Indeed, it's the cultural and political significance of Folio publishing this propaganda item in this historical moment and to such breathless cheerleading of a foreign nation (STAR-SPANGLED SPLENDOUR!!11!! *swoooon*) that I find most striking.
>34 elladan0891: its funny you should mention Taschen as this looks very similar to a Taschen release a few years ago for the 75th anniversary of Marvel Comics, albeit with a facsimile of the first issue. The Taschen release also went through Silver and Bronze Age Marvel, right up to the modern era, so if this is a success we can expect more i think.
i dont have an issue with Folio doing this, as it is, as others have mentioned, only like publishing an art book; some of the artists within (Kirby/Everett) are legends in their field, turning out pages and pages of genre defining work in short periods of time. that said the writing from this era can be a bit clunky.
.. Folio do publish these "cash cows", but then again they publish(ed) Dickens, Shakespeare, and you name the lot for the `n`thent time` often bound in old victorian style wallpaper ..
.. as long as it`s not always, but only sometimes, it`s fine by me ..
.. and i`m awaiting still Alan Moore: `From Hell` from the 2016? survey ..
In my opinion, comics or graphic novels shouldn't be looked down upon.
They can provide readers with an indelible experience, and it's no surprise really if so many of them count as classics - V for Vendetta, Watchmen, and I could include all those Batman classics that left readers in shock. Unfortunately, comics suffer from much prejudice. The Heroes we see on TV or in cinema are dull and watered down to please crowds (mostly kids), when in fact they are dark, somber and tragic in the comics. Just an example: Jim Gordon is a tragic character in the series, yet we barely see him in the movies.
I'm not a fan of Marvel, but I'm sure the book about The Golden Age contains some magic that the majority of us is failing to see. If it were about Batman or something from Alan Moore, I would have bought it in an instant.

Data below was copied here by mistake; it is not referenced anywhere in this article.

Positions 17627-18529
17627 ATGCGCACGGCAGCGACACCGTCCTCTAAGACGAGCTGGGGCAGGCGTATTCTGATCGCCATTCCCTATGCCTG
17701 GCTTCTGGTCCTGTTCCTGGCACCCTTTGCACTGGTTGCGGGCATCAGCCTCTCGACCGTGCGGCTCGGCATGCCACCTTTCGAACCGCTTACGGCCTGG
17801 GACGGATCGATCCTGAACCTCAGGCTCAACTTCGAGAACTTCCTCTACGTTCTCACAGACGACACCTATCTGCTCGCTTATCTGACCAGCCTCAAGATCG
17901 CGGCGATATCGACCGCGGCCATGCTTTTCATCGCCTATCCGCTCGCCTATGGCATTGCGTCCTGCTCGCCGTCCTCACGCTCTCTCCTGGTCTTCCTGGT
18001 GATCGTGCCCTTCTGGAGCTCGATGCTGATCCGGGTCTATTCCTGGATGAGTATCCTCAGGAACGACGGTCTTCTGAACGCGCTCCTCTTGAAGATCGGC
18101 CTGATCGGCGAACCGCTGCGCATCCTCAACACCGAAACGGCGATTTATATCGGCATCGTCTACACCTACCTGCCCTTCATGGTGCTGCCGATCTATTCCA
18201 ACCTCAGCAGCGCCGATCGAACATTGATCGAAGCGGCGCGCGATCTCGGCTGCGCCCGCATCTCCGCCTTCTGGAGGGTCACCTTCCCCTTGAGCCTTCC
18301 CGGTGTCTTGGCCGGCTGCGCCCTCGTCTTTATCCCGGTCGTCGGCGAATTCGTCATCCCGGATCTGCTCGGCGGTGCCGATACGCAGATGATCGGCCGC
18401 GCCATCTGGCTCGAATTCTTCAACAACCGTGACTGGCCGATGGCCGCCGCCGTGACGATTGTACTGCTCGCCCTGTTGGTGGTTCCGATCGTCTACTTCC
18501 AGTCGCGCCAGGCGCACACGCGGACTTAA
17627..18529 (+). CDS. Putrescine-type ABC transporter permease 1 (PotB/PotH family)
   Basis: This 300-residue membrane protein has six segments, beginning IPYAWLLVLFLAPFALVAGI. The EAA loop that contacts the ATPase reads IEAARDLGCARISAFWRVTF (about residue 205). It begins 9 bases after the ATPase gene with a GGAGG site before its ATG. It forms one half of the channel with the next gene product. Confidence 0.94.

Unfortunately, only three Dickens novels remain in the catalogue and they are not part of a complete set. As for Shakespeare, Folio's latest premium venture has resulted in too many unsold copies. On the other hand Mort sold out in a day. It's not rocket science, it's a marvel.
Have nothing against Dickens, Shakespeare and the other 'big classics', but for a publisher they are always quite risky. Let's face it, on average everybody and their dog owns a copy already who are into these kind of books and collecting. They are done to death by multiple publishers, republished multiple times in all kind of qualities. And a large number of them is getting circulated on the secondary market, which a fine press publisher also has to compete with. Demand is limited, even if the books are highly regarded, and supply is more or less steady. And people are usually happy with a single (fine) copy of the same book.
The modern cult classics, like Mort, Book of the New Sun, Lovecraft, lack the fine treatment in general, so obviously people don't have them already. They represent a large untapped demand, people who are waiting for their favorite book to appear in a nice copy. Thus they are a much better business case, than republishing Dickens the 100th time.